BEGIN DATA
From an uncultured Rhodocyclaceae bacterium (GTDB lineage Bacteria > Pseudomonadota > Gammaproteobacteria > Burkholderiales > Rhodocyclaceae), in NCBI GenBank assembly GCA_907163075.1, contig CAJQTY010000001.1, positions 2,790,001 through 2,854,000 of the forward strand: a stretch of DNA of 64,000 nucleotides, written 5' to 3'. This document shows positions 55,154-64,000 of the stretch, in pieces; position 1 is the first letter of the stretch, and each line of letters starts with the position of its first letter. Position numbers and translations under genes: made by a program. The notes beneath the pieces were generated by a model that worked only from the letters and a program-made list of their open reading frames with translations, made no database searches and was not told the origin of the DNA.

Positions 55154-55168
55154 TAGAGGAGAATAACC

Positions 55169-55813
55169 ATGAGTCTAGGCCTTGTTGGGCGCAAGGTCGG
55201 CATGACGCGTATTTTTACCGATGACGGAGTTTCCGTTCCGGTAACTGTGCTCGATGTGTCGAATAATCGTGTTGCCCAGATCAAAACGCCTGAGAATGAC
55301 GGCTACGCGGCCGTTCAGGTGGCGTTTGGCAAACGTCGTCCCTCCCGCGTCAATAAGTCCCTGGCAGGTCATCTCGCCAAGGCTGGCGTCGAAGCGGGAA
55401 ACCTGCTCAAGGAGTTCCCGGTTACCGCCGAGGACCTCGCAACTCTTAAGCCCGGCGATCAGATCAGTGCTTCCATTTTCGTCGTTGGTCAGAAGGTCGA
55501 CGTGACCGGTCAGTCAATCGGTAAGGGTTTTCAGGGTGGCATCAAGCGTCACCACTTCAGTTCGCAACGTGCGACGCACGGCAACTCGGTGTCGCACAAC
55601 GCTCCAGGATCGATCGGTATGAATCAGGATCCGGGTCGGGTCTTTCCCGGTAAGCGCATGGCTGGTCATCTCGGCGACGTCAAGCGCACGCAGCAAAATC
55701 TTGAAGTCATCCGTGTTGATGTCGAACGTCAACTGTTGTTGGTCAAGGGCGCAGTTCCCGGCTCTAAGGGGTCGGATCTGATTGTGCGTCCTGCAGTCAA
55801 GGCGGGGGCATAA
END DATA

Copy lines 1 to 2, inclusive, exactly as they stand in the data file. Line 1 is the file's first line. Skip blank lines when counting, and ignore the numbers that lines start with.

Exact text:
From an uncultured Rhodocyclaceae bacterium (GTDB lineage Bacteria > Pseudomonadota > Gammaproteobacteria > Burkholderiales > Rhodocyclaceae), in NCBI GenBank assembly GCA_907163075.1, contig CAJQTY010000001.1, positions 2,790,001 through 2,854,000 of the forward strand: a stretch of DNA of 64,000 nucleotides, written 5' to 3'. This document shows positions 55,154-64,000 of the stretch, in pieces; position 1 is the first letter of the stretch, and each line of letters starts with the position of its first letter. Position numbers and translations under genes: made by a program. The notes beneath the pieces were generated by a model that worked only from the letters and a program-made list of their open reading frames with translations, made no database searches and was not told the origin of the DNA.

Positions 55154-55168